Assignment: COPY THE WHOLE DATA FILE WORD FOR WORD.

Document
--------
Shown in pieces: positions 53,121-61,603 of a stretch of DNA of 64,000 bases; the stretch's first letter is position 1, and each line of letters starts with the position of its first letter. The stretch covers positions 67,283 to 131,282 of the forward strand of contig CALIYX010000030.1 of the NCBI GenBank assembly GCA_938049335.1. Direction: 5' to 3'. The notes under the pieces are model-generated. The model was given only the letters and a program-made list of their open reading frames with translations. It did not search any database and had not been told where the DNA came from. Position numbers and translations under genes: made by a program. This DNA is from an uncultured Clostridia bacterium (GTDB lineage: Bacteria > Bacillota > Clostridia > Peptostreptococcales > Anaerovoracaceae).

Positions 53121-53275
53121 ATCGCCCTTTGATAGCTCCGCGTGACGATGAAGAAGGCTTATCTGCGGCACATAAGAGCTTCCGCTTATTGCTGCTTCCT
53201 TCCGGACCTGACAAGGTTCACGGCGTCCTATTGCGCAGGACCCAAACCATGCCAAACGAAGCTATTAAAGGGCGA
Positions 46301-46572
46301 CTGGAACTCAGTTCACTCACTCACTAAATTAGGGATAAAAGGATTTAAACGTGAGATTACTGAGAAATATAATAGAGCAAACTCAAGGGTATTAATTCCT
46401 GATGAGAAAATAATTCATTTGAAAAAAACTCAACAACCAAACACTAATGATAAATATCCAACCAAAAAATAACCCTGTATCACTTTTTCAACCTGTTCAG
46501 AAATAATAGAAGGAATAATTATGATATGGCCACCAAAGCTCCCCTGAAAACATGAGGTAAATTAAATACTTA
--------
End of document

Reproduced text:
Shown in pieces: positions 53,121-61,603 of a stretch of DNA of 64,000 bases; the stretch's first letter is position 1, and each line of letters starts with the position of its first letter. The stretch covers positions 67,283 to 131,282 of the forward strand of contig CALIYX010000030.1 of the NCBI GenBank assembly GCA_938049335.1. Direction: 5' to 3'. The notes under the pieces are model-generated. The model was given only the letters and a program-made list of their open reading frames with translations. It did not search any database and had not been told where the DNA came from. Position numbers and translations under genes: made by a program. This DNA is from an uncultured Clostridia bacterium (GTDB lineage: Bacteria > Bacillota > Clostridia > Peptostreptococcales > Anaerovoracaceae).

Positions 53121-53275
53121 ATCGCCCTTTGATAGCTCCGCGTGACGATGAAGAAGGCTTATCTGCGGCACATAAGAGCTTCCGCTTATTGCTGCTTCCT
53201 TCCGGACCTGACAAGGTTCACGGCGTCCTATTGCGCAGGACCCAAACCATGCCAAACGAAGCTATTAAAGGGCGA
Positions 46301-46572
46301 CTGGAACTCAGTTCACTCACTCACTAAATTAGGGATAAAAGGATTTAAACGTGAGATTACTGAGAAATATAATAGAGCAAACTCAAGGGTATTAATTCCT
46401 GATGAGAAAATAATTCATTTGAAAAAAACTCAACAACCAAACACTAATGATAAATATCCAACCAAAAAATAACCCTGTATCACTTTTTCAACCTGTTCAG
46501 AAATAATAGAAGGAATAATTATGATATGGCCACCAAAGCTCCCCTGAAAACATGAGGTAAATTAAATACTTA